How to

Fly-Fishing Made Easy

The Fishing School

Chasing fish on the fly is often seen as difficult or exclusive – but it isn’t! Here are a few tips to make your fly-fishing exploits easier.

IN a general interest sportfishing magazine that caters to a broad angling market, sometimes more specialised areas of the fishing game can be left behind. Fly-fishing tends to fall into that category. We certainly cover fly-fishing in Fisho but obviously not as much as a specialised fly-fishing title would. This month’s Fishing School is aimed at the beginner to intermediate fly fisher. But even experienced fly anglers will find the following tips and hints interesting and useful.

It’s amazing how many anglers have trouble attaching a leader to the end of a fly line. The most accepted connection, especially among trout devotees, is the Nail Knot. This provides a secure and extremely low profile knot. The trouble is that it can be a little tricky to tie. You can buy several versions of a nail knot tool and these can be really good but even still it can be a difficult knot to tie well. To counter this, many fly line manufacturers create a small loop in the end of the fly line. This allows the angler to tie a loop in the leader and join the two together with a loop-to-loop join. If your fly line doesn’t have this loop built in you can buy braided loops. These slip onto the end of the fly line and are secured with a small piece of tubing and often a dab of glue. Braided loops can be quite effective but a bit bulky for the delicate presentations required in trout fishing. As an effective compromise, you can strip a few centimeters of the plastic coating off the fly line to leave you with the “string” like inner core. This is the strongest part of the fly line. You can then tie a loop in the string and tie your leaders onto that. This also provides a very slim connection.

Once you get more serious about your fly-fishing and your target species get larger, stronger and faster, you’ll need to significantly upgrade your connections.  The simplest way I’ve found to attach leaders to fly lines is to tie a “whip finish” loop into the end of the fly line. This is done by folding the end of the fly line over and forming a small loop. Then, by using some nylon thread, such as rod binding or fly tying thread, you tightly bind the two sections of fly line together. Once bound, seal the bind with flexible waterproof glue like Aquaseal or Tarzan’s Grip. You can then attach leaders on with a loop-to-loop knot.

Night action
Fly-fishing at night can be a nightmare. Other than trying to cast in the dark, many anglers are perpetually frustrated by stripping the leader knot through the rod tip. This often requires you to put the rod down and pull the knot back through by hand. More than a couple of rods have been broken this way. An easy way to overcome this is to tie a small “stopper knot” using waxed dental floss onto your fly line about four metres from the end of the fly line. The waxed floss will bind together and not unravel. You can also seal it with a small amount of Aquaseal just to be safe. This way, when you feel the knot when stripping your fly line in, you’ll know that there’s about one metre of fly line off the rod tip (assuming you’re using a fly rod of around three metres in length). This tells you to pick up and start re-casting.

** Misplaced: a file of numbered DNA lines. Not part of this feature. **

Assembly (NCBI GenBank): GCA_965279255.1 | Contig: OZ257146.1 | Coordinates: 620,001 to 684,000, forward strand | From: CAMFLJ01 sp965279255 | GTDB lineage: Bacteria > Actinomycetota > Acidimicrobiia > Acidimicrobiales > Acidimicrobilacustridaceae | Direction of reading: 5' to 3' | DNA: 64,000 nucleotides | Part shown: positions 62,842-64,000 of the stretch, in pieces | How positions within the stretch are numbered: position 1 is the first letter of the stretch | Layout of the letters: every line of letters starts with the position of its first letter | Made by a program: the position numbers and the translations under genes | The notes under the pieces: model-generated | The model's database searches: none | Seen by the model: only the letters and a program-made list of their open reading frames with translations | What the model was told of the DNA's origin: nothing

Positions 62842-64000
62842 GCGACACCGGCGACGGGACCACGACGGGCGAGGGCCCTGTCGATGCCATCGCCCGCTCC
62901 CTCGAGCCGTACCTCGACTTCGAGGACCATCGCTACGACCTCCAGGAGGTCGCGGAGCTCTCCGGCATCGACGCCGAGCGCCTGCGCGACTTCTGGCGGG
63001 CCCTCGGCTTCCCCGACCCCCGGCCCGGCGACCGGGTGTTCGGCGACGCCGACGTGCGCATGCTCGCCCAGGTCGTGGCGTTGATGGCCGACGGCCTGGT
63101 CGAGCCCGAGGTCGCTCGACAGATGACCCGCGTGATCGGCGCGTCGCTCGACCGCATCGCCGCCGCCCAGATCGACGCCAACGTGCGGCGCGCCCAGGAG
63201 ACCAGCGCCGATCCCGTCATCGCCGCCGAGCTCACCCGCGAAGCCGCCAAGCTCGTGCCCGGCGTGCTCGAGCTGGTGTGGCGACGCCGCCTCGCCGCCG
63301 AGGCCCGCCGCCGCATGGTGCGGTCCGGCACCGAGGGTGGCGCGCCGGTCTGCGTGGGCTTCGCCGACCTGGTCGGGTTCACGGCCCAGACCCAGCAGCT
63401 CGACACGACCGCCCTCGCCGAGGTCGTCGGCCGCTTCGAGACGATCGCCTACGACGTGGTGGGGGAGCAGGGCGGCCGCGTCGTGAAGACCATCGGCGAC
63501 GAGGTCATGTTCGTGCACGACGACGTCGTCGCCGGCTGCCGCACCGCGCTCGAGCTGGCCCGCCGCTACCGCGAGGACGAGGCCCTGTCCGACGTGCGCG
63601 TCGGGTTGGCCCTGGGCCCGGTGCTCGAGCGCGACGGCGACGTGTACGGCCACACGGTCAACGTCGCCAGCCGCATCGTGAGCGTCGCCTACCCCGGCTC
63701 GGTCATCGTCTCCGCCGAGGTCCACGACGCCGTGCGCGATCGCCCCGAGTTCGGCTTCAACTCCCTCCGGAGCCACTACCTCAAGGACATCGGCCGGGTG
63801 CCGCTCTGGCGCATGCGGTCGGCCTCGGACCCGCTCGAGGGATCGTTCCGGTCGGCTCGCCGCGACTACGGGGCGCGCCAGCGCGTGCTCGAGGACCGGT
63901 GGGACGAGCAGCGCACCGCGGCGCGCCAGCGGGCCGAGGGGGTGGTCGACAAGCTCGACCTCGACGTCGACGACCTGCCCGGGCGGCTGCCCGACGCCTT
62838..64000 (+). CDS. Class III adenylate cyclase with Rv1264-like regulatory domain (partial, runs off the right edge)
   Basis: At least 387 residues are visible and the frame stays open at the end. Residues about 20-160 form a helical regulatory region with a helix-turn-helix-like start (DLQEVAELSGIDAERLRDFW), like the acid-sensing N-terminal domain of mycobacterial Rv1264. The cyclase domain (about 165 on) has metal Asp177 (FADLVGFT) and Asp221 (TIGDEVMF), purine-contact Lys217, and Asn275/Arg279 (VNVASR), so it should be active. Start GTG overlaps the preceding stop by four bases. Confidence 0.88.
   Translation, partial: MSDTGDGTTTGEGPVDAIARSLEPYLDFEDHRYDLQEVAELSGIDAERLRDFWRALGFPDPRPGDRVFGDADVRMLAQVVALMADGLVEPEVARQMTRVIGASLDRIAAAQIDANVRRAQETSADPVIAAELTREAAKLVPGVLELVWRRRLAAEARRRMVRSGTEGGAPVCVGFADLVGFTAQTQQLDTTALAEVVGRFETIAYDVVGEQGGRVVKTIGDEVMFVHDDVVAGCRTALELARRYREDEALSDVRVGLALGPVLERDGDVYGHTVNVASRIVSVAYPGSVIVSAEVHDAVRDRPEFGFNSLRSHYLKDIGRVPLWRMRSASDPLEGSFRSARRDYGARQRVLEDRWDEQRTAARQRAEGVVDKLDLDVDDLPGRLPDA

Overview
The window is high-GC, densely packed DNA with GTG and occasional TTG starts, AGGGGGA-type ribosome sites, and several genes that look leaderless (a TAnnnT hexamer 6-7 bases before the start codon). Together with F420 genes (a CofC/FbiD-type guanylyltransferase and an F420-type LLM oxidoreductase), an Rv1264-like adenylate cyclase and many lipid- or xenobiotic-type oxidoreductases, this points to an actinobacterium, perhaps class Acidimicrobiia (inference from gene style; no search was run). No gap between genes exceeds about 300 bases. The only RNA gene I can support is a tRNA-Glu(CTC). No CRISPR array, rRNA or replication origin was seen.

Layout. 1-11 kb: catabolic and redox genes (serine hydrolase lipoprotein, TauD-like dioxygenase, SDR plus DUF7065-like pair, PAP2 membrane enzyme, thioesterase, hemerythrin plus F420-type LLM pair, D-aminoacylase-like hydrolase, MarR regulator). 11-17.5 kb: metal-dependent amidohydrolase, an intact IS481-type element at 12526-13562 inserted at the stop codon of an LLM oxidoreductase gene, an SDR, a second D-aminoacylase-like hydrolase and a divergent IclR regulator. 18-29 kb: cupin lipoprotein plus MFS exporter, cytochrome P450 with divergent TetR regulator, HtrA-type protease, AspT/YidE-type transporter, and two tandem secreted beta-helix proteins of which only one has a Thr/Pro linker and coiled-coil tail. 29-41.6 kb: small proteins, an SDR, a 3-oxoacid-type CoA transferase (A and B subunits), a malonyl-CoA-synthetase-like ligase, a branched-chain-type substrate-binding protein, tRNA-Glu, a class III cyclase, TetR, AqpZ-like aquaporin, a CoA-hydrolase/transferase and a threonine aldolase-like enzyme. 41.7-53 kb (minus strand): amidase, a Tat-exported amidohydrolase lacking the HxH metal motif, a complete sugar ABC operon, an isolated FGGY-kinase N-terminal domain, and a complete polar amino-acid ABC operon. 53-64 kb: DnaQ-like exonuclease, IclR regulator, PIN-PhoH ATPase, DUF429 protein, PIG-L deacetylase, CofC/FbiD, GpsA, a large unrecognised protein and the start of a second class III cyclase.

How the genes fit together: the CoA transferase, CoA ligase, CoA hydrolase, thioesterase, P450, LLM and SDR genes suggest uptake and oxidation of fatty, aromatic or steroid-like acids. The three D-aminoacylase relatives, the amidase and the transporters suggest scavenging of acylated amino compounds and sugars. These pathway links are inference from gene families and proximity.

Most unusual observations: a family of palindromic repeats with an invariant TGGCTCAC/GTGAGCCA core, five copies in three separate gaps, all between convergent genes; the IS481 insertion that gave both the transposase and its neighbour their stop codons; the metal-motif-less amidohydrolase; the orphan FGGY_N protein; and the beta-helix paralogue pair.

Slippy leaders
Another frustration is when you’re feeding the leader through the guides only to have the leader slip from your grip as you near the tip, sliding all the way back to the reel. An easy way to overcome this is to fold the fly line over about a foot from the end and feed this loop of fly line through your guides. This way if it slips out of your grip the fly line will expand enough that it won’t go through the guides.

Waxed ferrules
The ferrules or joins on a multi-piece fly rod are subject to enormous amounts of pressure during casting. This pressure can cause them to gradually work loose and come off, which can be spectacular when you’re tight to a good fish! The tip section can quite easily get damaged when this happens. Rubbing a cold wax candle over the male section of the ferrule will greatly reduce the chances of it working loose but still make it easy to separate when required.

Easy casting
Most fly rods have a fly holder just above the grip. The trouble is when you attach your fly there and remove it to start casting you often don’t have enough fly line out to generate enough energy to get distance quickly. Try hooking the fly to one of the top three guides then run the fly line and leader back down the rod and loop it over the reel. When you need to cast, slide the loop off the reel and tap the rod above the grip a few times. This causes the fly to bounce out of the guide. This will leave you with as much as two metres of fly line to commence casting with.

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